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Chapter XIX, of Cassells Illustrated History of England, Volume 1

Harold Harefoot - His brief Reign and Death.
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Although the late king, in the treaty he had entered into with Richard, Duke of Normandy, at the time of his marriage with Emma, had agreed that his children by her should succeed to the crown of England, he held himself released from the engagement by that prince's death, or considered Hardicanute too young to mount the throne of England: his new subjects requiring a cool head and strong hand to govern them. He therefore nominated Harold, his son by Alfwen, to the crown, after his decease.

This prince had the advantage, not only of his presence on the spot, but of his father's treasures, which he had taken care to secure; and, though last, not least, the warm adherence of his countrymen. On the other hand, Hardicanute was more popular with the English, who regarded him with a certain amount of affection, on account of his being the son of Emma, and having been born in England. His party was espoused also by Earl Godwin, the most influential noble in the kingdom, especially in the province of Wessex, the chief seat of the ancient English.

Affairs were likely to terminate in a civil war; when, by the interposition of the nobility of both parties, a compromise was made; and it was agreed that Harold should enjoy, together with London, all the provinces north of the Thames, while the possession of the south should remain to Hardicanute; and till that prince should appear and take possession of his dominions, Emma fixed her residence at Winchester, and established her authority over her son's share of the partition.

Meanwhile Robert, Duke of Normandy, died in a pilgrimage to the Holy Land, and being succeeded by his son William, the two English princes, Alfred and Edward, who found no longer any countenance or protection in that country, gladly embraced the opportunity of paying a visit, with a numerous retinue, to their mother Emma, who seemed to be placed in a state of so much power and splendour at Winchester. But the face of affairs soon wore a melancholy aspect: Earl Godwin had been gained by the arts of Harold, who promised to espouse the daughter of that nobleman; and while the treaty was yet a secret, these two tyrants laid a plan for the destruction of the English princes. Alfred was invited to London by Harold, with many professions of friendship; but when he had reached Guild ford, he was set on by Godwin's vassals, nearly six hundred of his train were murdered in the most cruel manner, and himself was taken prisoner; his eyes were put out, and he was conducted to the monastery of Ely, where he died soon after. Edward and Emma, apprised of the fate which was awaiting them, fled beyond sea, the former into Normandy, the latter into Flanders; at Bruges she was received by Baldwin, Count of Flanders, and Adela, his wife; while Harold, triumphing in his bloody policy, took possession, without resistance, of all the dominions assigned to his brother.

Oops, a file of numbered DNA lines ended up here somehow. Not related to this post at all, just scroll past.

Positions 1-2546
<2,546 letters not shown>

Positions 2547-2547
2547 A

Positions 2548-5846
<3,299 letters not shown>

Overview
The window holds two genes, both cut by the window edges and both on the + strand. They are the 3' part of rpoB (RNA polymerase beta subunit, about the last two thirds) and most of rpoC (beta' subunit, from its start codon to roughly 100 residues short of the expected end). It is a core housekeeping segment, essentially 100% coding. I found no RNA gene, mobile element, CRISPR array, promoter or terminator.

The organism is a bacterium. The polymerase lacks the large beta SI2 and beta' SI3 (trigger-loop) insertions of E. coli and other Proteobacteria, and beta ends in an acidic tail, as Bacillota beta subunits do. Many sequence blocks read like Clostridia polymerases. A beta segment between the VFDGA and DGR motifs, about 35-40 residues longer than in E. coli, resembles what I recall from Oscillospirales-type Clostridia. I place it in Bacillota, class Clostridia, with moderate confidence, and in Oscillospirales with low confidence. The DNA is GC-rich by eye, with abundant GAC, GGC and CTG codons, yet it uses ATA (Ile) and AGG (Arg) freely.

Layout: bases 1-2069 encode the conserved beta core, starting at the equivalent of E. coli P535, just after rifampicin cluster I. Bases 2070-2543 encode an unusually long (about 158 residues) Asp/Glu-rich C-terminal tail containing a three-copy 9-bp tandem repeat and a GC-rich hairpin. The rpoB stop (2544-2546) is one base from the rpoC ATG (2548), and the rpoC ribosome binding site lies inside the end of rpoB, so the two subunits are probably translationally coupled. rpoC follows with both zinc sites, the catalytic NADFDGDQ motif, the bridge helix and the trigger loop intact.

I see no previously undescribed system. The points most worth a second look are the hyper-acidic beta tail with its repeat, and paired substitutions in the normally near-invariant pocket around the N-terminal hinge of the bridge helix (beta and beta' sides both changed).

This is the only memorable action performed, during a reign of three years, by this prince, who gave so bad a specimen of his character, and whose bodily accomplishments alone are known to us by his appellation of Harefoot, which he acquired from his agility in running and walking. He died on the 14th of April, 1038, little regretted or esteemed by his subjects, leaving the crown to his half-brother, Hardicanute.

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Pictures for Chapter XIX, of Cassells Illustrated History of England, Volume 1

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